WINNETKA, Ill. (CBS) — As we make our ways closer to the first day of school, some teachers’ groups are making their way closer to a possible strike – with concerns over safety creating a line in the sand.
An unnamed source confirmed to CBS 2 Political Investigator Dana Kozlov that the Chicago Teachers Union plans to convene its House of Delegates early next week to discuss a rank-and-file-led process to take a strike vote to demand remote learning for Chicago Public Schools.
As CBS 2’s Chris Tye reported Tuesday, the bottom line is that teachers do not want to go back to the classroom – and the situation could get heated before school even begins. And the CTU is not alone.
Teachers’ unions have formed medical panels of pediatricians to determine whether districts are creating safe environments for the teachers being asked to go into the classroom this fall – even on a limited basis.
If the answer is no, it is not safe, then the word “strike” might become of a regular part of our vocabulary again.
New Trier Township High School in Winnetka is trying to “ramp up from no students in school to a small set of students in school”
That ramp-up was already under way inside and outside New Trier in the weeks before school was set to start.
School leaders wrote their reopening plans “allow us to provide in-person instruction to students for a portion of each week,” and that “throughout the year, operational plans may change.”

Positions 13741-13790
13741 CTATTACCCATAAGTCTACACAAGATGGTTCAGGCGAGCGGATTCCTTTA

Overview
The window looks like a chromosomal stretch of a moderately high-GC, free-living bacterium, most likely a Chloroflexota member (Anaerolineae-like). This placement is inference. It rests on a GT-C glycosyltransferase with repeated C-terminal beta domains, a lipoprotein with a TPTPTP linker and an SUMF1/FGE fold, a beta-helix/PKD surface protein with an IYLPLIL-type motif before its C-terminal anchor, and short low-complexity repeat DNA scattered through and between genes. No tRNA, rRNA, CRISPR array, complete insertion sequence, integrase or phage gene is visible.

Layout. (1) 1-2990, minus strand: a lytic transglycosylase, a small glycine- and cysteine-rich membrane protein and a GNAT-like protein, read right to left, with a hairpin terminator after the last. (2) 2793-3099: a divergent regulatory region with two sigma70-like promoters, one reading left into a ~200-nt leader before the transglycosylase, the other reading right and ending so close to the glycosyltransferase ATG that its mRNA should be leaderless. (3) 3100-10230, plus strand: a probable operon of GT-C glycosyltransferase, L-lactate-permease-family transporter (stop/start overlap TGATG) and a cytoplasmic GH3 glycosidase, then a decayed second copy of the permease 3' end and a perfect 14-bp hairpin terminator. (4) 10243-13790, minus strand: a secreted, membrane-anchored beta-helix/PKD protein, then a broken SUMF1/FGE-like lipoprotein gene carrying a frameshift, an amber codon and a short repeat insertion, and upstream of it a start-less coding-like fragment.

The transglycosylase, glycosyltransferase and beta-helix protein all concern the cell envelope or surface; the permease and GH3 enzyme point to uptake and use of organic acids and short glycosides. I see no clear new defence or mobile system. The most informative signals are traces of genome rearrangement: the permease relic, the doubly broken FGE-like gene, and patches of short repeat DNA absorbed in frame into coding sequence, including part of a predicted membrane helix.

A school year complete with color-coded schedules and pivot plans depending on COVID-19 spikes and dips has teachers concerned about going into the classroom at all. And some teachers’ groups around Illinois are considering a strike to protect members.
The Illinois Education Association said: “No avenue or action is off the table – the courts, the Illinois Educational Labor Relations Board, nothing, including health and safety strikes. The entire weight of the IEA and the IFT will be used in whatever way is necessary to protect the students and the staff who educate them.”
“What we will strike over is the health and safety conditions of our students and our schools and the educational professionals that work with them,” said Illinois Education Association President Kathi Griffin.
The Chicago Teachers Union went on strike for more than two weeks last year over raises, smaller class sizes, and increased staffing.
In a conference call last month, the CTU’s attorney hinted that one specific part of the union contract provides the strongest cover during a pandemic. It calls for employees to “work under safe and healthful conditions.”
How that is defined may ultimately be up to a judge.
With regard to the CTU’s possible strike plans, CPS spokeswoman Emily Bolton said in a statement: “Nothing is more important than the health and safety of our students and staff, and Chicago Public Schools won’t open its doors on September 8 if public health officials don’t deem it safe to do so. We continue to gather community feedback and closely monitor the public health data before making any final determinations for what learning will look like this fall.”
We tried talking Tuesday with leaders of the CTU, New Trier, Lake Forest, and the Illinois Education Association, but none got back to us.
That is often a sign that they really want progress and do not want to litigate the issue in the news media – with the clock ticking and nervousness surrounding job security and physical wellbeing.